One of the important outcomes of the WSIS+10 review was the establishment of the CSTD (Commission on Science and Technology for Development) Working Group on Enhanced Cooperation (WGEC). Subsequently, the establishment of the WGEC was announced in February with Peter Major as its chair and the nomination process to the WGEC will conclude shortly. The WGEC will be constituted by the end of the month. This affords us an opportunity to reflect on the meaning on Enhanced Cooperation (EC) and how it can be implemented.
The notion of Enhanced Cooperation can be found in paragraphs 69-71 of the Tunis Agenda. However, the term itself has been used extensively within the European Union since the Treaty of Amsterdam in 1997. In the EU, the term refers to a certain number of EU Member States (usually 9) that are allowed to establish advanced integration or cooperation without the involvement of other members. In the context of the WSIS, debate has raged on for the last decade over the exact meaning of the term. The reference in the Tunis Agenda to EC leaves room for a lot of ambiguity. During the WSIS+10 negotiations, many delegations debated over whether EC is already taking place or if structures need to be put in place to implement it. Below are three ideas for the implementation of Enhanced Cooperation.
First is clarifying the roles of different stakeholder groups, in various Internet Governance fora. Engaging with the WSIS+10 Review has shown us that despite the emerging consensus on multistakeholder models of governance, there can be significant barriers to the participation of stakeholder representatives. The Review, unlike the Geneva and Tunis Summits was not an open process, driven primarily by Member States. Hence, the space afforded to other stakeholders was limited. This is against the ideal of “full participation of all stakeholders” as per the Tunis Agenda (para 31). To this end, establishing clear terms of civil society engagement in the various Internet Governance institutions should be an important function of the WGEC.
Second, both the Tunis Agenda and the WSIS+10 outcome document call for innovative funding mechanisms to facilitate ICT4D programmes. With the failure of the Digital Solidarity Fund, most ICT related development programmes are predominantly funded by Official Development Assistance (ODA). An oft ignored part of the WISS process is the governance of funding mechanisms. An allied issue is the delineation of the various UN bodies involved in the SDG process as they relate to ICTs. The WSIS+10 Outcome document stressed the overlaps with the SDG process but did not describe how this synergy was to be achieved. In the absence of an explicit ICT related goal in the SDG process, identifying the roles of organizations like the ITU, UNESCO, UNCTAD among others in fulfilling this dual mandate will be an important aspect of Enhanced Cooperation. The ITU has taken an important first step in identifying the overlaps between the WSIS Action lines and the SDGs. It is up to the WGEC to expand upon this effort and create synergy between the two processes.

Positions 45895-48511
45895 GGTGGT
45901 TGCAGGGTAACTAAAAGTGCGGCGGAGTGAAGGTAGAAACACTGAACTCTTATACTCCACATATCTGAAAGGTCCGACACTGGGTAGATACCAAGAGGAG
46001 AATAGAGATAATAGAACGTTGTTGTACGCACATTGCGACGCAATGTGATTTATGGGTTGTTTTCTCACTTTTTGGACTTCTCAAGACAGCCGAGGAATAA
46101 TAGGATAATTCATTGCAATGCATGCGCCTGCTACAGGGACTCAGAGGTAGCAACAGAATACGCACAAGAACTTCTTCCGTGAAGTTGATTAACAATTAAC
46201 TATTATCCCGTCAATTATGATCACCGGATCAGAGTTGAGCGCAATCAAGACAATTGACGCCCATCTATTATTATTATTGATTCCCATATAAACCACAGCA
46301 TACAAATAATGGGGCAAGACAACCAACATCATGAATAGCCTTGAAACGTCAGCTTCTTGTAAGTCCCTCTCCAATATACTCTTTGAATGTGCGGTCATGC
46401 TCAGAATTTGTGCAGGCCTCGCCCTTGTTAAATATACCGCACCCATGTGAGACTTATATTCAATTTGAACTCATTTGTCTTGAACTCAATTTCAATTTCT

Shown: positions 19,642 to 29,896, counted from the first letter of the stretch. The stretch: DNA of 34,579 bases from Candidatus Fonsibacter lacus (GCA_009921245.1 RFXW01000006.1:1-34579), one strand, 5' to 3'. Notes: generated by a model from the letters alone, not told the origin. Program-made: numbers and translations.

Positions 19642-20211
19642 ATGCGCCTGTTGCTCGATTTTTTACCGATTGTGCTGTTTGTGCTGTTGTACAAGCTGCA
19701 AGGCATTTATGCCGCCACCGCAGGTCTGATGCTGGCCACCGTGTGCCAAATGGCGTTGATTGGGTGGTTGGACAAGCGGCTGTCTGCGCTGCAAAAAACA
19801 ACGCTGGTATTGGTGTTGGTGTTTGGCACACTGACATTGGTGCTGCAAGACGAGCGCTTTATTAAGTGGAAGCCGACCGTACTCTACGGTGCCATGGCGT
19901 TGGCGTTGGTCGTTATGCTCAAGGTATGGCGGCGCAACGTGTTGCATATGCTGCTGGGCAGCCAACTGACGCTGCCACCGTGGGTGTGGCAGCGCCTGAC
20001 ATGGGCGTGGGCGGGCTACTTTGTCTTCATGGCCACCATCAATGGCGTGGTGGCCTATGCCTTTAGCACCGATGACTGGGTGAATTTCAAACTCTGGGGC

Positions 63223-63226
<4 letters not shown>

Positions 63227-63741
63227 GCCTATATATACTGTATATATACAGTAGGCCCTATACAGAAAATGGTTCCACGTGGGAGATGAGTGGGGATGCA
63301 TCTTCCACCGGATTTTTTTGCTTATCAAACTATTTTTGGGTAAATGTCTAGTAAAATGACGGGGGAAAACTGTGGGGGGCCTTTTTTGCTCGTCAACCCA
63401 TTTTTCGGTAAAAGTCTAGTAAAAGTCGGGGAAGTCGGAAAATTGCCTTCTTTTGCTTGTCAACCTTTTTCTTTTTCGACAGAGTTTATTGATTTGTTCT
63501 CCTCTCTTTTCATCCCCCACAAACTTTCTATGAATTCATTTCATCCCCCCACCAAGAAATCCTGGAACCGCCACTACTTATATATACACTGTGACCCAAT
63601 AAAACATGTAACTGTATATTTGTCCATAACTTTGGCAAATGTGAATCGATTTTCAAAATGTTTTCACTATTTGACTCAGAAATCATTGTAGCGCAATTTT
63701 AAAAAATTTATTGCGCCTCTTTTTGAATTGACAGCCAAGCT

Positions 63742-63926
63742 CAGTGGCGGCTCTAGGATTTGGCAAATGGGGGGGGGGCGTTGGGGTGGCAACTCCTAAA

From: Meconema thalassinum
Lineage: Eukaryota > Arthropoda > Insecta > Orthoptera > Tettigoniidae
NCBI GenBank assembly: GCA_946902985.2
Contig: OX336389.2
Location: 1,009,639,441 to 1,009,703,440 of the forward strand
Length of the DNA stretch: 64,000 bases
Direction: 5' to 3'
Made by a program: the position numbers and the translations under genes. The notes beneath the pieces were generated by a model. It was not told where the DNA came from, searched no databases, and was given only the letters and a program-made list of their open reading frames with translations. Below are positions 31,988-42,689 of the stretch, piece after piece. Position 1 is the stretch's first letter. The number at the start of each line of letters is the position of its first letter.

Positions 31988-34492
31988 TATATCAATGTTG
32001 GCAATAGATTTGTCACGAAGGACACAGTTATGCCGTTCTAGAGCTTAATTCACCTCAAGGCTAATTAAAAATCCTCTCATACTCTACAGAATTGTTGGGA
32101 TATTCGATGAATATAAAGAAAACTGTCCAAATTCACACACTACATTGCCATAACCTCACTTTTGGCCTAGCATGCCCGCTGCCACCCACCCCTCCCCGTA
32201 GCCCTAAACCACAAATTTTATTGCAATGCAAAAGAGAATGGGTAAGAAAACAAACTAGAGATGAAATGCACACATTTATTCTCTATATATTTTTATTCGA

Third, the crux of Enhanced Cooperation is in developing global public policy principles (Tunis Agenda para 70). One of the positive outcomes of the WSIS+10 review was the incorporation of a separate section on human rights. This recognition will be meaningless without embedding human rights into all global IG institutions. ICANN has recently, very encouragingly approved its human rights mandate. As the IGF also undergoes a transformation through the renewed Working Group on Improvements to the Internet Governance Forum, this is an important moment to establish public policy principles as they relate to human rights. The WGEC is the best place to create principles or governance frameworks to support human rights and other public interest issues. The UN HRC and Special Rapporteurs on Free Speech and Privacy have made important strides in this area. The WGEC should attempt to synthesize these efforts to produce adaptable standards for various IG institutions.